province at westin downtown
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Province at Westin Downtown
Gwen Ashley Walters
August, 2011, Page 165
Photos by David Moore
Orange blueberry pancakes
The new Westin Downtown’s flagship restaurant tempts diners with an eclectic, ambitious menu. Will it become a dining destination?
A big-name chef opening a restaurant in a hotel isn’t a new phenomenon. Just look at Las Vegas or Honolulu – or even our own backyard. Michael Mina opened Bourbon Steak at the Fairmont Scottsdale Princess. Jean George Vongerichten opened J&G Steakhouse at The Phoenician. And now Chicago-based Chef Randy Zweiban has opened Province at the new Downtown Westin.
We might not recognize Zweiban’s name as readily, but his standalone Province restaurant in Chicago garners high marks from critics and diners. The menus here and there overlap heavily. But we’re an independent bunch, and we’ll make up our own minds about whether or not Province is a destination worth the trip Downtown.
Throughout Province’s eclectic menu there are several nods to Latin ingredients, which should bode well here. Because it is a hotel serving three squares a day, there are several American standards on the menu, too, along with Asian- and Italian-inspired dishes.
goat cheese fondue
Out-of-town guests will enjoy tasty breakfast options, including the skillet hash ($14) of fingerling coins, cubed pork belly and caramelized onions topped with gel-like poached eggs, and the crisp-edged pancakes ($12). They’ll also be thrilled with the cocktail-mixing prowess of the bartender and appreciate the warm welcome from the congenial staff. After a stiff Manhattan or a glass of sweet red sangria ($8), I might not notice the heavy-handed salt and vinegary bite in many dishes.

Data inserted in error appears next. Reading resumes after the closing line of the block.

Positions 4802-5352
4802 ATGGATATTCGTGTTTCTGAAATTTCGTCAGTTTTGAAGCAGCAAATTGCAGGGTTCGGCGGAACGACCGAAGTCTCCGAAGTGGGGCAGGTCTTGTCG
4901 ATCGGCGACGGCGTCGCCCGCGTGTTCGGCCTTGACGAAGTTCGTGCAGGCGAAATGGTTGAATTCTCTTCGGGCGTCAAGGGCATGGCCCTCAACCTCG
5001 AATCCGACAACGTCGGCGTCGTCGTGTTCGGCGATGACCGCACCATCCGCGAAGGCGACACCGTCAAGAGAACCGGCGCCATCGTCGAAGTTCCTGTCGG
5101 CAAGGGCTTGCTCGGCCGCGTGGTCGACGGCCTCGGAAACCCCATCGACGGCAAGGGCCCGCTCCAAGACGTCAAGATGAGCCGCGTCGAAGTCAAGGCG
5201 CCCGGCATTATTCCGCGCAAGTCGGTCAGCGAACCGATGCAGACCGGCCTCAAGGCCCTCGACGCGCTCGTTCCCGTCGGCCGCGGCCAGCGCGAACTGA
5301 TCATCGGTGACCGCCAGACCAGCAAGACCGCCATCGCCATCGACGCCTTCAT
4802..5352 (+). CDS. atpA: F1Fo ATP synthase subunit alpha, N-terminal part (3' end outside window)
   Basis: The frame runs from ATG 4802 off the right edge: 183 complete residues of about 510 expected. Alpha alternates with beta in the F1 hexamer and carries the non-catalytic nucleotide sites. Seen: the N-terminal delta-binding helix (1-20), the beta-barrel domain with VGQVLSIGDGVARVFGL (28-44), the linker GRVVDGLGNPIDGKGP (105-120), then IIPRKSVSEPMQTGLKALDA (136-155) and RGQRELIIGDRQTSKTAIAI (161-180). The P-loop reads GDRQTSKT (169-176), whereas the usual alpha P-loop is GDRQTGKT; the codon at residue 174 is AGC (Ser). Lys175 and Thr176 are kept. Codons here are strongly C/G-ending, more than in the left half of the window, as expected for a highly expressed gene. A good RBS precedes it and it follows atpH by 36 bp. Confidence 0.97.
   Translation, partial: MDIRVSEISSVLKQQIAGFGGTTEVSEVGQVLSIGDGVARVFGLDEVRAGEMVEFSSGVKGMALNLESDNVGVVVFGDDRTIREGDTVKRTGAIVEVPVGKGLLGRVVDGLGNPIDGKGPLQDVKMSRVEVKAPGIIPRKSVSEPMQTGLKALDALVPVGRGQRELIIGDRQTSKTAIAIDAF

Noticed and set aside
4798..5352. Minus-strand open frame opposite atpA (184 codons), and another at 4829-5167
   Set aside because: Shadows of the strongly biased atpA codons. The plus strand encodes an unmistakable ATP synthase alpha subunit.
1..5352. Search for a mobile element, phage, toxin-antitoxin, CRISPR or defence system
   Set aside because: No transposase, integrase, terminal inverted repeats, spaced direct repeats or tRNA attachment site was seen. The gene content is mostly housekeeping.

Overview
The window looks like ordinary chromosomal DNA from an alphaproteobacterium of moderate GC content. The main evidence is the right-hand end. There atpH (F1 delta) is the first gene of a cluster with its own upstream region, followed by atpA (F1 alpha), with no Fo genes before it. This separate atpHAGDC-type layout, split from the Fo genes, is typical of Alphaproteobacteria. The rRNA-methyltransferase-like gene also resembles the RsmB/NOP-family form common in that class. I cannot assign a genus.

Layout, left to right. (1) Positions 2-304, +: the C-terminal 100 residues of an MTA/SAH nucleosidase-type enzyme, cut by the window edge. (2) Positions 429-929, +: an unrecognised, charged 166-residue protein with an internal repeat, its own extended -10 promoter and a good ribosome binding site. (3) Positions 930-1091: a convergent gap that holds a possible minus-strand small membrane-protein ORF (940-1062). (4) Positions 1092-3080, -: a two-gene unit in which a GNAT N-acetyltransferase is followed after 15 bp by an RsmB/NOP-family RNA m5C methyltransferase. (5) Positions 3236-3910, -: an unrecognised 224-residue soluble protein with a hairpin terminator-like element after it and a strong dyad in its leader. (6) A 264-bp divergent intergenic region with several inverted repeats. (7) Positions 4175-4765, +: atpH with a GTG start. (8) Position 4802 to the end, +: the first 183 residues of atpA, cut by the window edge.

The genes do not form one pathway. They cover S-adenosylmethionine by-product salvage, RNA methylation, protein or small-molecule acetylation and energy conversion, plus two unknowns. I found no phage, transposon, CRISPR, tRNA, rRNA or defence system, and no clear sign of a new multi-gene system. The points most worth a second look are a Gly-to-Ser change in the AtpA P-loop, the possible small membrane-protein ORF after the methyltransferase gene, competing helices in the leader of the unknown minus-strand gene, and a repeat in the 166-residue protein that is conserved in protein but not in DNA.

That’s not to say there aren’t some gems served in this modern-minimalist space of neutral tones. The dinner menu starts with a handful of one-portion-size snacks, such as the mini-Cuban pork sandwich ($3), which needs more flavor. Even less assertive is a spring squash taquito ($3), a crisp wonton folded over squash cubes that are too large and lacking in flavor. The best snack features a pleasant vinegary mix of eggplant, red peppers and capers on top of a fine slice of toasted pretzel bread from MJ Bread ($3).
The two soups ($6 lunch/$7 dinner) are tongue-ticklers, leaving me wanting more. Under the “small – to share” section, goat cheese fondue ($8) swirled with smoked onions and topped with roasted cherry tomatoes is dreamy. Kudos to Province for offering a handful of main dishes in half or full portions. The big hits include mojo-honey-glazed “brick” chicken ($19) and the juicy grilled skirt steak ($23). The desserts are tempting, but they sound better on paper than they taste on the palate. Servers are savvy and willing to replace dishes.
After four visits, we were left wondering, will Province be a destination dining spot Downtown? Not without retooling the menu or some other course correction. For now it will most likely draw locals for pre-event cocktails and nibbles.
Photos - From left: Mini cuban pork sandwich with tortilla soup; roasted eggplant toast
: 333 N. Central Ave., Phoenix (Westin Downtown)
: Breakfast 6 a.m. to 11 a.m., lunch 11 a.m. to 3 p.m., dinner 3 p.m. to 10 p.m. daily
: Orange blueberry pancakes ($13), roasted eggplant toast ($3), tortilla soup ($6 lunch/$7 dinner), goat cheese fondue ($8), grilled skirt steak ($23)
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